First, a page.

Parinibbana, and doubts.

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Parinibbana, and doubts.

Postby Dhammakid » Tue Aug 18, 2009 3:09 am

Hello All,
I've been struggling with some recurring thoughts around the concept of Parinibbana.

I thought I had a basic understanding of what it is, and I never thought I would fall into the trap of thinking of it as nihilism or non-existence. But recently some of my previous doubts have resurfaced. I can't help but see traces of non-existence in the idea.

If karma keeps us in manifest form along the 32 planes of existence, and if parinibbana is the removing of all conditions for future manifestation in those realms, then how is that not non-existence?

Where do we go/what are we once parinibbana is realized? I know I know - these are irrelevant questions according to the suttas. But my mind keeps asking them.

Thinking of Nibbana this way scares me, and my former fear of death returns. I don't like to think about what it's like to not exist, to not be able to sense and feel and be.

So I'm guessing this is my deeply rooted "craving for becoming." I know that as a beginner I can't hope to overcome this fetter anytime soon, but because I am a practicing Buddhist and I do read suttas and meditate, I have some knowledge of the teachings. So I can't help but think about this stuff, and that's when fear and dread sets in real heavy.

What can a beginner like me do to combat this?

Any assistance is greatly appreciated.

:anjali:
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Re: Parinibbana, and doubts.

Postby retrofuturist » Tue Aug 18, 2009 3:48 am

Greetings Dhammakid,

Firstly, see the following sutta which explains the problems we get into by creating a distinction, and developing views, based on a platform of existence and non-existence.

SN 12.15: Kaccayanagotta Sutta
http://www.accesstoinsight.org/tipitaka ... .than.html

All mundane states of consciousness are rooted in the kammically active mindstates of greed, aversion, delusion, lovingkindness, generosity and wisdom. Consciousness finds footing in these roots of samsaric existence.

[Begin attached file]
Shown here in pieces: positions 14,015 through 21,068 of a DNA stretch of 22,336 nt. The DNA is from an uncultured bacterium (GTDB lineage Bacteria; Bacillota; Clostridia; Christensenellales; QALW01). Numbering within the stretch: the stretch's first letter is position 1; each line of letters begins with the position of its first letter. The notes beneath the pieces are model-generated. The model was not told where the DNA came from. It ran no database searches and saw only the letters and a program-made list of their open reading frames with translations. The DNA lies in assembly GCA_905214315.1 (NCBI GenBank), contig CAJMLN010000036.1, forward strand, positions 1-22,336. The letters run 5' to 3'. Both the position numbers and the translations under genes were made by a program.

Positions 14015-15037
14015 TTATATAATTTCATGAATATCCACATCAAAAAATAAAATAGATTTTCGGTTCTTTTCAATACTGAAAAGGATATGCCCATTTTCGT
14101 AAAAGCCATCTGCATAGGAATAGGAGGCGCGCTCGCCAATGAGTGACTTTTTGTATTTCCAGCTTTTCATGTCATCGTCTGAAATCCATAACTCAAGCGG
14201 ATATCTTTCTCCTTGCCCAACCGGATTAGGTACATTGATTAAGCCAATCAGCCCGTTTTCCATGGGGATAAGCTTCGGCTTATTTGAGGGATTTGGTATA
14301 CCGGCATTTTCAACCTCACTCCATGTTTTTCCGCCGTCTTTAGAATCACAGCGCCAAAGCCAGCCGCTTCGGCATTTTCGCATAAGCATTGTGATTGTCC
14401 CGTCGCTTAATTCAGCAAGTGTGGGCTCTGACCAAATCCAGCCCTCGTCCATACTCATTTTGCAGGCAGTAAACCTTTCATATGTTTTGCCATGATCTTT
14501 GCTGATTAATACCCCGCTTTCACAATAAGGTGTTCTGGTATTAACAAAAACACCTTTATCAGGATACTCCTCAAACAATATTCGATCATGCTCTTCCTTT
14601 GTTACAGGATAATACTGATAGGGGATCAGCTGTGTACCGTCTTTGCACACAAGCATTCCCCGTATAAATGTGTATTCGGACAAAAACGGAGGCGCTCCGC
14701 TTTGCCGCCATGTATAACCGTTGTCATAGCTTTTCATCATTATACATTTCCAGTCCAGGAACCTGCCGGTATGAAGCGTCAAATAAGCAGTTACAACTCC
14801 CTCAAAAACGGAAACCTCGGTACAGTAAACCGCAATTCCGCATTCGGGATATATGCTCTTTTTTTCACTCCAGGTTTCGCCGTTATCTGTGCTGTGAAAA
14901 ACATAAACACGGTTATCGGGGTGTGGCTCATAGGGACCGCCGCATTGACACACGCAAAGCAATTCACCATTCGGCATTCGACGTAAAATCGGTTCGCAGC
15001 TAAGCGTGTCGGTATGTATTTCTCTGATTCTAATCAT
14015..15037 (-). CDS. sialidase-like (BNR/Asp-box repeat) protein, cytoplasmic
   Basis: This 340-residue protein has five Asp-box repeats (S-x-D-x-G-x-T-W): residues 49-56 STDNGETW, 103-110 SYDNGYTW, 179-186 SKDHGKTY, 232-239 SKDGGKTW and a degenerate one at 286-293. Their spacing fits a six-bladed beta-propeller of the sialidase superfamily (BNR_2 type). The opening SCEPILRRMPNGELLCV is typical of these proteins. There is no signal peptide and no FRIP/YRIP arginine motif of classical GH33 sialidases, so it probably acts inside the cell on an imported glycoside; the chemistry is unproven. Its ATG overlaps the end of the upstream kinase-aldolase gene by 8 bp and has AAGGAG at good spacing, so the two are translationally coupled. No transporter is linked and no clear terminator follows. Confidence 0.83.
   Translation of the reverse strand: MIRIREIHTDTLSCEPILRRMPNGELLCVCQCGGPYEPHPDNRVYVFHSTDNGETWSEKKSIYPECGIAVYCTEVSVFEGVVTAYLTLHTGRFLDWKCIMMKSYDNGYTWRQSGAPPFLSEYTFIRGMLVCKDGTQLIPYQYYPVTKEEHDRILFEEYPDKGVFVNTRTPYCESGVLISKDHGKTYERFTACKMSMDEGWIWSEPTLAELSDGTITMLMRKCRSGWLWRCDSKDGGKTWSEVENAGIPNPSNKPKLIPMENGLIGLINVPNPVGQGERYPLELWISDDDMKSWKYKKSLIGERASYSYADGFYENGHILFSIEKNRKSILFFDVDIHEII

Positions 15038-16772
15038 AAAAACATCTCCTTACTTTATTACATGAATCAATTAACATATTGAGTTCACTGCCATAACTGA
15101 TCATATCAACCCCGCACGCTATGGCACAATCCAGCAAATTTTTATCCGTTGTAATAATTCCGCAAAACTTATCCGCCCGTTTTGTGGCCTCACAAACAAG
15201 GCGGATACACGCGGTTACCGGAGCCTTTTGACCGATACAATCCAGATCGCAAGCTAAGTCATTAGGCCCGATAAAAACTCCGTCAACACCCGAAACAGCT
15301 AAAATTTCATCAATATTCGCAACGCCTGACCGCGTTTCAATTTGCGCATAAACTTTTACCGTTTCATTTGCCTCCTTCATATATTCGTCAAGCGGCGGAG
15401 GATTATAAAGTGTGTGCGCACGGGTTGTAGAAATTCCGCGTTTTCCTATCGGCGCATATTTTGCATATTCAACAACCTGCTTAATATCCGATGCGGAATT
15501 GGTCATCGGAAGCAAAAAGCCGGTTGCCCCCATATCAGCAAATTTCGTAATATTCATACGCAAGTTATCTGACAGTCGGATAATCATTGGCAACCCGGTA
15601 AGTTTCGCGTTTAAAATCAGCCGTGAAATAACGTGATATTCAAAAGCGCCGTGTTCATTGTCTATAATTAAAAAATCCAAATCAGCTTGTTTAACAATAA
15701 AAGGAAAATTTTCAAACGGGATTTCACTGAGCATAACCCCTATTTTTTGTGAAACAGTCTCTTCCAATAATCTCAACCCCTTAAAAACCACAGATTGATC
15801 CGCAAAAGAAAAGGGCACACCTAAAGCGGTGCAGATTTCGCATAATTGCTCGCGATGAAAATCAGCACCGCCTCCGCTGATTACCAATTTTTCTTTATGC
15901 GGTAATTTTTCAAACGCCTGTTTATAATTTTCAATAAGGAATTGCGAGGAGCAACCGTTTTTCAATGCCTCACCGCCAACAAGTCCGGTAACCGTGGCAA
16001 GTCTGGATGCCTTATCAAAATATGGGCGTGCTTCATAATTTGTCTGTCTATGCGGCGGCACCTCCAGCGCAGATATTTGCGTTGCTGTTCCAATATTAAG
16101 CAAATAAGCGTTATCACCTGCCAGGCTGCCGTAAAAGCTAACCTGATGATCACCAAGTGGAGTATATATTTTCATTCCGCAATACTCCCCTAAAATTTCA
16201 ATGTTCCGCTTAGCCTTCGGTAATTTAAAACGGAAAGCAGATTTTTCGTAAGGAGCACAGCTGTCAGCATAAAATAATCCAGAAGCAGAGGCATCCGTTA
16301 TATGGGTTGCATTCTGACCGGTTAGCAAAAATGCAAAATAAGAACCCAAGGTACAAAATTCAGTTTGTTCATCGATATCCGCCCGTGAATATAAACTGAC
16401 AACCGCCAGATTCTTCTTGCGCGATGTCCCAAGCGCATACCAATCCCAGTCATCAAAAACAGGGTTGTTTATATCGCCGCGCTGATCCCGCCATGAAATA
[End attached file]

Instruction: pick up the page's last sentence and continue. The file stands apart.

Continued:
Cetana Sutta (SN) wrote:Monks, whatever one intends, whatever one mentally constructs, whatever lies latent, that becomes an object for the stationing of consciousness. There being an object, there comes to be an establishment of consciousness. When that consciousness is established and grown, there is the descent of name-and-form."


The supramandane consciousness, which constitute the fruits of the ariyan life, is different to the mundane states though, as it does not find footing in name-and-form.

Bahiya Sutta from the Udana

"Herein, Bahiya, you should train yourself thus: 'In the seen will be merely what is seen; in the heard will be merely what is heard; in the sensed will be merely what is sensed; in the cognized will be merely what is cognized.' In this way you should train yourself, Bahiya.

"When, Bahiya, for you in the seen is merely what is seen... in the cognized is merely what is cognized, then, Bahiya, you will not be 'with that.' When, Bahiya, you are not 'with that,' then, Bahiya, you will not be 'in that.' When, Bahiya, you are not 'in that,' then, Bahiya, you will be neither here nor beyond nor in between the two. Just this is the end of suffering."


The supramundane consciousness, which has transcended notions of existence and non-existence is explained in the second of those two paragraphs and in the following description of nibbana, as sourced from http://www.accesstoinsight.org/ptf/dham ... bbana.html

"This is peace, this is exquisite — the resolution of all fabrications, the relinquishment of all acquisitions, the ending of craving; dispassion; cessation; Nibbana."

— AN 3.32


Therefore, as suggested by SN 12.15, review what the Buddha had to say about "existence", and hopefully you might escape the trap of nihilism, which concerns you.

Metta,
Retro. :)
If you have asked me of the origination of unease, then I shall explain it to you in accordance with my understanding:
Whatever various forms of unease there are in the world, They originate founded in encumbering accumulation. (Pārāyanavagga)


Exalted in mind, just open and clearly aware, the recluse trained in the ways of the sages: